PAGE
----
SYSTRA acquires JMP Consultants Limited
SYSTRA has acquired JMP Consultants Limited, one of the UK’s leading transport consultancies, specialising in transport planning and engineering. This acquisition strengthens SYSTRA’s position in the UK market, by consolidating its consultancy services and extending its portfolio of clients and partners.
Pierre Verzat, SYSTRA’s Chief Executive Officer, explained that «the United Kingdom is a key country for the Group’s development. The country’s economic growth and increasing demand for mass transit, combined with the UK’s significant Rail modernization program, make it a high-potential market for urban and railway transport. With the acquisition of JMP, SYSTRA has attained a critical size in the United Kingdom, and secured its position in the transport planning and engineering market.»
The acquisition and integration of JMP will be undertaken by SYSTRA Ltd, SYSTRA’s subsidiary in the United Kingdom which employs 181 people with a turnover of 19M£ in 2014.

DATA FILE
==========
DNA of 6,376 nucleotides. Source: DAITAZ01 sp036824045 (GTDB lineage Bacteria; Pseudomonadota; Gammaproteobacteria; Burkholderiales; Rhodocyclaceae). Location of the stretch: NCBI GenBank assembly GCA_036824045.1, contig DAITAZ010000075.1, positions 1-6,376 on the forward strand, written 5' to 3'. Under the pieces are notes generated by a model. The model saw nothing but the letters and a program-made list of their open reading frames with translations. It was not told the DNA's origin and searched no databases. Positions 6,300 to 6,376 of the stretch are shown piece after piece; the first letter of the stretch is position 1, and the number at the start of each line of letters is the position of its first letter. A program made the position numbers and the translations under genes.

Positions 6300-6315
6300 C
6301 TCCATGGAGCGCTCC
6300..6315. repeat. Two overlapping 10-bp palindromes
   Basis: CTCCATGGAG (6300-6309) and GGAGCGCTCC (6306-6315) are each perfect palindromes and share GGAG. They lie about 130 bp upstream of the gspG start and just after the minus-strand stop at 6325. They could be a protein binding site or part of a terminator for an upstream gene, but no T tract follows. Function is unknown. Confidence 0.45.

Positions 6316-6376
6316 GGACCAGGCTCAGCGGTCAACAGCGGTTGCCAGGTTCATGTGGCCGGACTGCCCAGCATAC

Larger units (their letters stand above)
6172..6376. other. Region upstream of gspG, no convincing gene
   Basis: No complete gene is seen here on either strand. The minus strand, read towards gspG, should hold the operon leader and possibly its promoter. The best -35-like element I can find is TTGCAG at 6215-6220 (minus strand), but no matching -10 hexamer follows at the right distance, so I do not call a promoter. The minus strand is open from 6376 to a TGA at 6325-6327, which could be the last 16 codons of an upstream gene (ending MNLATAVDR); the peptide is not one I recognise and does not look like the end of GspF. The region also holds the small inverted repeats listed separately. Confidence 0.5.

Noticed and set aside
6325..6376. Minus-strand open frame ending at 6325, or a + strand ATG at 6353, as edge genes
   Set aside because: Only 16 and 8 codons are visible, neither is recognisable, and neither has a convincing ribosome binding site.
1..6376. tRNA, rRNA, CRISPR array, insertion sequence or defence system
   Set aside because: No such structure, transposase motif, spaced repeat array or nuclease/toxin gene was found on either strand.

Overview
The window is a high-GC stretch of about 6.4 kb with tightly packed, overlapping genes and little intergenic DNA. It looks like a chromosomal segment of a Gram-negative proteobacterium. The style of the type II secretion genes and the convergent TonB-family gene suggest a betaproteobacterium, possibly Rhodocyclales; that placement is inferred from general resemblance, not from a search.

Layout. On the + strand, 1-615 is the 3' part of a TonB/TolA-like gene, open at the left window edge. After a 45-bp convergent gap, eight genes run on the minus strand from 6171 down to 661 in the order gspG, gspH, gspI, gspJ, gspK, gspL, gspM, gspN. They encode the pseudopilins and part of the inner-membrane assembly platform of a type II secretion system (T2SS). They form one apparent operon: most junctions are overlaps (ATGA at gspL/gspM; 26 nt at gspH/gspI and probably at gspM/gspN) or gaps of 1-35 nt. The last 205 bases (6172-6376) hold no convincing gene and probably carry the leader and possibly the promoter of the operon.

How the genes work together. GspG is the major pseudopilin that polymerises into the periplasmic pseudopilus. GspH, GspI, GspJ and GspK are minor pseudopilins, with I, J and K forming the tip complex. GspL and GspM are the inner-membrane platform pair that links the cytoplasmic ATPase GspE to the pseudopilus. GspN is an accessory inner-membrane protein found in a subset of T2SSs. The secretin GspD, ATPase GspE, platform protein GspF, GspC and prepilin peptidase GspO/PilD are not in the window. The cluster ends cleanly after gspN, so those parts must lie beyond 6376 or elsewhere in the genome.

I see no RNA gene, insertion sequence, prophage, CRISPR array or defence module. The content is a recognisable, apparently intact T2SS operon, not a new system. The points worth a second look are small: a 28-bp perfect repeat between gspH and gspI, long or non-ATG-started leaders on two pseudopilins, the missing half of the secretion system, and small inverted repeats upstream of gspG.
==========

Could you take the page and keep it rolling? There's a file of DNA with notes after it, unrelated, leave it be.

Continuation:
Tim O’Neill, Chief Executive of SYSTRA Ltd declared : « By combining the strengths of JMP and SYSTRA Ltd, we are reinforcing our capacity to design and develop the transport networks that UK and Irish travellers need. This will reinforce the position of SYSTRA Ltd on strategic projects such as High Speed 2, Britain’s 2nd high speed railway and Crossrail 2, the 2nd high frequency, high capacity railway for London and the South East.»
Focus on JMP Consultants Limited
The company was formed in 1964 as Jamieson McKay and Partners and became JMP Consultants Limited in 1984. JMP has worked mostly in the United Kingdom, through various offices The 186 staff are experts in transport planning, traffic and highway engineering, infrastructure, design, civil and hydraulic engineering. In 2014, JMP’s sales turnover reached £11.8 million. JMP has recently worked on a range of major development planning and transport consultancy projects including a number of rapid transit projects such as rail links between Heathrow airport and Reading, Waterloo and the South Rail network